Cairo Time Movie Review - www.impulsegamer.com -

Cairo Time
Reviewed by Felix Staica on August 16, 2010

Paramount Pictures and Transmission Films
presents a film written and directed by Ruba Nadda
Starring:  Patricia Clarkson , Alexander Siddig, Elena Anaya, Tom McCamus and Amina Annabi
Running Time: 90 mins
Rating: M15+
Released: August 19, 2010


8/10

 


An oasis in the desert! Set in the sweltering, chaotic and ancient Egyptian metropolis, writer/director Ruba Nadda’s gentle romantic drama drifts slowly along without ever veering into boredom. Juliette (Patricia Clarkson, always subtly effervescent) is a middle-aged mother whose children are now grown up and whose husband is extra-busy working at a UN camp in Palestine.

Meant to meet her for a long-overdue holiday together in Cairo, he continually fails to show up due to work priorities. Juliette is left alone in an old-time luxury hotel (which evokes the feel of Lost in Translation) in the care of local resident and a retired former colleague of her husband, Tareq (a broodingly mysterious Alexander Siddig). Ostensibly just a tour guide, soon their relationship becomes more personal. Could it be love?

There are many things to like about Cairo Time. One is the gorgeous photography which is both panoramic and minute. It shows the complex beauty of the city but does not shy away from its less cosmetic features. We are also treated to a feast of tourism imagery, from spice markets to pyramids, to men-only cafés. Another attractive aspect was the sometimes-uncomfortable view of a Western woman in a Muslim society. Needless to say, Clarkson is amazing as always, not letting a single scene slip through her talent.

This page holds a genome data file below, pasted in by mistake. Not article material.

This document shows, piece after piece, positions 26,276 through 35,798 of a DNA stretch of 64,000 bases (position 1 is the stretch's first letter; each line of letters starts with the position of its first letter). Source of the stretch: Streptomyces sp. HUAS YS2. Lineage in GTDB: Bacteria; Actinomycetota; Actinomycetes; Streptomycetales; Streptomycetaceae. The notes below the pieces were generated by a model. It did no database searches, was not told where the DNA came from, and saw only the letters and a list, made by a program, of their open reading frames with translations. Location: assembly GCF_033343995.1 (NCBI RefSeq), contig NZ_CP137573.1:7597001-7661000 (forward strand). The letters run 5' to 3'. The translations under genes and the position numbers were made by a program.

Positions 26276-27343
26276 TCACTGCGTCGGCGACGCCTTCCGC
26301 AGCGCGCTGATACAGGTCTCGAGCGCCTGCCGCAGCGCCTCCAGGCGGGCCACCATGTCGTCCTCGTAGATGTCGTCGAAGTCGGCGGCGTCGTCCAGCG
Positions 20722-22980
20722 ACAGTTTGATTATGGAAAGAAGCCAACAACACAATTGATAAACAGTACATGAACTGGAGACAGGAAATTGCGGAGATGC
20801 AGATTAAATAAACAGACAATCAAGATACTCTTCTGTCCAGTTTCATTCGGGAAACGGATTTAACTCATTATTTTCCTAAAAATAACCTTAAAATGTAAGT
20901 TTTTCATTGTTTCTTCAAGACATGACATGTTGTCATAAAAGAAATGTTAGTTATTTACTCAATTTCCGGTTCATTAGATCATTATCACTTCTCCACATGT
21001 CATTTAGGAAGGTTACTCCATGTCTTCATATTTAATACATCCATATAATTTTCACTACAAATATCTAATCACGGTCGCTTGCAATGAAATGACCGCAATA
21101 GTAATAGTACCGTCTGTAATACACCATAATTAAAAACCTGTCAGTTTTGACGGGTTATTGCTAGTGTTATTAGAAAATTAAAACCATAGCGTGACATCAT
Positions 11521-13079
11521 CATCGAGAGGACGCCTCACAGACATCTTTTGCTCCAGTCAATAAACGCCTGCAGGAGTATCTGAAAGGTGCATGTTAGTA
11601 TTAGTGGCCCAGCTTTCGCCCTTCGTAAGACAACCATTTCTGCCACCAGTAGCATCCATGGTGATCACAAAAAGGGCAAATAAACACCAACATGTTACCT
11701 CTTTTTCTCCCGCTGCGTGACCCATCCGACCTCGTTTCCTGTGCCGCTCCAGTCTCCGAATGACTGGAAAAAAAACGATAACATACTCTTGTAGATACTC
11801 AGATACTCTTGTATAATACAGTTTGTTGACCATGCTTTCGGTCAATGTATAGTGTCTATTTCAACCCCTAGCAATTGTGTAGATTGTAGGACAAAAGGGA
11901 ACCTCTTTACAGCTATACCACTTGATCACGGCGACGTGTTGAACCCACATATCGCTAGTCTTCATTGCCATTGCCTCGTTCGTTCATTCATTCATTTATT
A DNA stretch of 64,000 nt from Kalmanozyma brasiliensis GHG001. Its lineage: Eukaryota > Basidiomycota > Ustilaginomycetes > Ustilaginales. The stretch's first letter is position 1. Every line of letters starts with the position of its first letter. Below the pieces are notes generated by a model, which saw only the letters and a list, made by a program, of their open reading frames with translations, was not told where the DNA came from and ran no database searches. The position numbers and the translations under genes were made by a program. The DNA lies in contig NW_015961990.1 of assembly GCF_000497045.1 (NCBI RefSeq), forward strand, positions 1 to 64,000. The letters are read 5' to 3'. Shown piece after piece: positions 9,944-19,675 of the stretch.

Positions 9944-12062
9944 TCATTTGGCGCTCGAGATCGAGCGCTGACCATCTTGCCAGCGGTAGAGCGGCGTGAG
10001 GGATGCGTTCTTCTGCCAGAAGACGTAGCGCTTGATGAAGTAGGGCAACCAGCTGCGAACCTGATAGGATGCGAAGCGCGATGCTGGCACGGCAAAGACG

This film is enchanting because of its subtlety and slow pace. Things are hinted at and teased, even left to plateau. It’s story-telling which hasn’t spewed from a machine and which relies only on words and actions, not explosions and special effects. The insights into local customs and etiquette, including a wedding scene and also the “petroleum wives” are as intriguing as they are eye-opening.

Nadda has a consummate grip on human relationships and their depiction. There is also plenty of honest, wry humour about the East-West divide and the convoluted and interminable “Middle East Peace Process”, including a very tense scene when Juliette’s bus is held up by the authorities.

I enjoyed myself a lot, though I must cite one irritating error too often seen in the movies: if they insist on showing or using a chessboard, why can’t they have the decency to set up the board correctly? A good rule is “white on right”.






 
 



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